Souls of Hip Hop

Christie Zee

October 20, 2020 Christie Zee Season 1 Episode 10
Souls of Hip Hop
Christie Zee
Chapters
0:58
How would your parents describe what you do?
2:11
Growing up in Western Pennsylvania
5:59
Life of an event promoter
8:02
Becoming the CEO of DMC USA
11:35
Technology in Turntablism
17:00
Organizing events during the pandemic
22:50
Being a female in Hip Hop
25:35
Tools of War Park Jams
31:05
Influence of NYC
34:15
Entrepreneurship
36:58
Cookie Business
42:30
DJ Battles
51:15
Navigating the industry as a female Muslim
59:50
What is Hip Hop to you?
Souls of Hip Hop
Christie Zee
Oct 20, 2020 Season 1 Episode 10
Christie Zee

In our 10th episode, we talk to Christie Zee, the CEO of DMC USA, the prestigious and longest running DJ championship, as well as the co-founder of Tools of War park jams, a publicist, and event coordinator.
 
We chat about her passion for turntablism, the challenges of navigating the industry as a white female Muslim, saying no to hip hop legends, baking cookies and the importance of showing up.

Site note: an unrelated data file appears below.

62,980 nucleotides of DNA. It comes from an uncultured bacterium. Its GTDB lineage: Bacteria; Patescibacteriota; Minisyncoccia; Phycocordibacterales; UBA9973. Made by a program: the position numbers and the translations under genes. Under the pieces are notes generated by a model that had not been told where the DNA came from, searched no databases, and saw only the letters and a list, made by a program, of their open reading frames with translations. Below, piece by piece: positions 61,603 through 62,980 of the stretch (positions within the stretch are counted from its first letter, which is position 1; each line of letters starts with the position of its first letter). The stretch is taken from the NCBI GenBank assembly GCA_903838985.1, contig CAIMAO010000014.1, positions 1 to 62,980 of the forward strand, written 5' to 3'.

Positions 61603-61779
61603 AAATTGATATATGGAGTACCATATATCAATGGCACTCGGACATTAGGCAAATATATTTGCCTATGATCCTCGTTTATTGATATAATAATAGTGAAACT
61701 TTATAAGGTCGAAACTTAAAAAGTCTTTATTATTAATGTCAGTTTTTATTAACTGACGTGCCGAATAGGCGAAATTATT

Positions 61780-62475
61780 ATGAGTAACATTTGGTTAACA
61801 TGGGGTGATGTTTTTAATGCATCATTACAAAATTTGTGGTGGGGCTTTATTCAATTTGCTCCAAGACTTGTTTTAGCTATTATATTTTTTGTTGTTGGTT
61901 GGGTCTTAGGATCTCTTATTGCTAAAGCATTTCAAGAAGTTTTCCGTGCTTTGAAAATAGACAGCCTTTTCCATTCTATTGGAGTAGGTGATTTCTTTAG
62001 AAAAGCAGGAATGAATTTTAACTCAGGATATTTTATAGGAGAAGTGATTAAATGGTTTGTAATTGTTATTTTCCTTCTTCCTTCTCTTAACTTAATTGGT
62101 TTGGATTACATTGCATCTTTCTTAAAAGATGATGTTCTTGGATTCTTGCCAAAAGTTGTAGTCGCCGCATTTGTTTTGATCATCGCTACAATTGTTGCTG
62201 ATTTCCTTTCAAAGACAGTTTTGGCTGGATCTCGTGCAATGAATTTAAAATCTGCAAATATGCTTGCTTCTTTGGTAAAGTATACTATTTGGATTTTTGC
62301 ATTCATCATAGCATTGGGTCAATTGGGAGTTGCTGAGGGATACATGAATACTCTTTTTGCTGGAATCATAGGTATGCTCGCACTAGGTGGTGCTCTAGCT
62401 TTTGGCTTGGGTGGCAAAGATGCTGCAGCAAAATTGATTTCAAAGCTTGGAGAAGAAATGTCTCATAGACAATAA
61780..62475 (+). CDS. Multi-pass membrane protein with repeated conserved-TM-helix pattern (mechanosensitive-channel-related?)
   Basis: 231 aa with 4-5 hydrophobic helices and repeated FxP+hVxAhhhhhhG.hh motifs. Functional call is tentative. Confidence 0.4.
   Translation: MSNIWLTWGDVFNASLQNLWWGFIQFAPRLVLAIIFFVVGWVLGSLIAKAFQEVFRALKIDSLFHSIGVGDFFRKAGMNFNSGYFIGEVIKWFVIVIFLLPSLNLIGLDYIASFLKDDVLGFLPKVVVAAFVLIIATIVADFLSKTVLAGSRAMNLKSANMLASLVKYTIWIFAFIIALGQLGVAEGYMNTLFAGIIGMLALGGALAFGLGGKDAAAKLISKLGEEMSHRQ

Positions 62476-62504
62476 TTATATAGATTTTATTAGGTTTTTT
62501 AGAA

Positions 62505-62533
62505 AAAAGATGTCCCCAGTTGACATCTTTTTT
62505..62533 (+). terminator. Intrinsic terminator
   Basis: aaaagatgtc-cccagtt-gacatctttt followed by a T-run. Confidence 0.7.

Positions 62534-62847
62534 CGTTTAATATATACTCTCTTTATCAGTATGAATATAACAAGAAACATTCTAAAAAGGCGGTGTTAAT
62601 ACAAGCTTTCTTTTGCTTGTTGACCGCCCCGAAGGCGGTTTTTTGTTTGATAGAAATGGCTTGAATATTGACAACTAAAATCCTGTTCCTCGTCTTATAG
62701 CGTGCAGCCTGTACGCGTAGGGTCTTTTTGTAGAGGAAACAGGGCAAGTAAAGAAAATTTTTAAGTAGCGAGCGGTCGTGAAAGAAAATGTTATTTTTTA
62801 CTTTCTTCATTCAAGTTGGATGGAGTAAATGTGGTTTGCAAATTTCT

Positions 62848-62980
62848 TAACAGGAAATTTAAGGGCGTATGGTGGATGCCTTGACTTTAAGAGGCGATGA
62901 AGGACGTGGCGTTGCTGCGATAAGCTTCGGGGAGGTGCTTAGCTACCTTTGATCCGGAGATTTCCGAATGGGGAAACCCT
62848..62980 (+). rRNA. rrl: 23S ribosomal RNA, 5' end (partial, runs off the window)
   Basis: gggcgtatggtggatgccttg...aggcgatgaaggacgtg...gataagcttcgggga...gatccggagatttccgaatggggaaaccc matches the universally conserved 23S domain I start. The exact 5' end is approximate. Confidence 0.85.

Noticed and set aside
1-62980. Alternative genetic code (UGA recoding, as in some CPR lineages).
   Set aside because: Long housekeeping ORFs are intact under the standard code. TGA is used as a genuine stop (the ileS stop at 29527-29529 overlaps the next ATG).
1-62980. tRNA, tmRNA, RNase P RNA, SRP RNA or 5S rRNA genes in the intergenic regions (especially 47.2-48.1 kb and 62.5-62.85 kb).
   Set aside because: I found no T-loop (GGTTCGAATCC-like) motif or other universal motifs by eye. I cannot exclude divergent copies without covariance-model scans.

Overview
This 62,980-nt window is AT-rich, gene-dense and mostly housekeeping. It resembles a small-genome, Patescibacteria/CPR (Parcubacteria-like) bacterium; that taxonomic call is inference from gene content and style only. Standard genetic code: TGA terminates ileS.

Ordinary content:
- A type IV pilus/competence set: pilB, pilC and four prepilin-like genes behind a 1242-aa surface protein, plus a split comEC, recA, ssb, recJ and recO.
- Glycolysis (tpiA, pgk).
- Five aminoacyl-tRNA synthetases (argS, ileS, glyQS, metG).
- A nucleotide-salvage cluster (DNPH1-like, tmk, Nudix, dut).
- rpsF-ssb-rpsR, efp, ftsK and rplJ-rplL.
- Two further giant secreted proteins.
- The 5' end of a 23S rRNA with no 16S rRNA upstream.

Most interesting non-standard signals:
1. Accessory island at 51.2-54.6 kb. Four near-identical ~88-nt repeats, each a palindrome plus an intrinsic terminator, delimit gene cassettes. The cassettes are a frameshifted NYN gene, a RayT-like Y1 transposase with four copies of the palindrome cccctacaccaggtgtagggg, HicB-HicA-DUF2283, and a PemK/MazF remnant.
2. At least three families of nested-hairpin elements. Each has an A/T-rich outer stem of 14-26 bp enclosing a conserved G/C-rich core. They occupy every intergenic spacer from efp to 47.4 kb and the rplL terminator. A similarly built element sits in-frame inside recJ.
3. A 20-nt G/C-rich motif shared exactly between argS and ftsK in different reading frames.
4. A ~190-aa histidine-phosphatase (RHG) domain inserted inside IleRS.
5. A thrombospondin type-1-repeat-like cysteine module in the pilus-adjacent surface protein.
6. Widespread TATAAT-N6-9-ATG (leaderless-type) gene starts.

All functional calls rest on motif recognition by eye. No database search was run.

You can find Christie at:
www.instagram.com/dmcusadjbattles/
www.dmcdjchamps.com
www.youtube.com/theOfficialDMCUSA
www.facebook.com/ChristieZeee 

Support the show (https://www.buymeacoffee.com/soulsofhiphop)

Show Notes Transcript Chapter Markers

In our 10th episode, we talk to Christie Zee, the CEO of DMC USA, the prestigious and longest running DJ championship, as well as the co-founder of Tools of War park jams, a publicist, and event coordinator.
 
We chat about her passion for turntablism, the challenges of navigating the industry as a white female Muslim, saying no to hip hop legends, baking cookies and the importance of showing up.
 
You can find Christie at:
www.instagram.com/dmcusadjbattles/
www.dmcdjchamps.com
www.youtube.com/theOfficialDMCUSA
www.facebook.com/ChristieZeee 

Support the show (https://www.buymeacoffee.com/soulsofhiphop)

Unknown: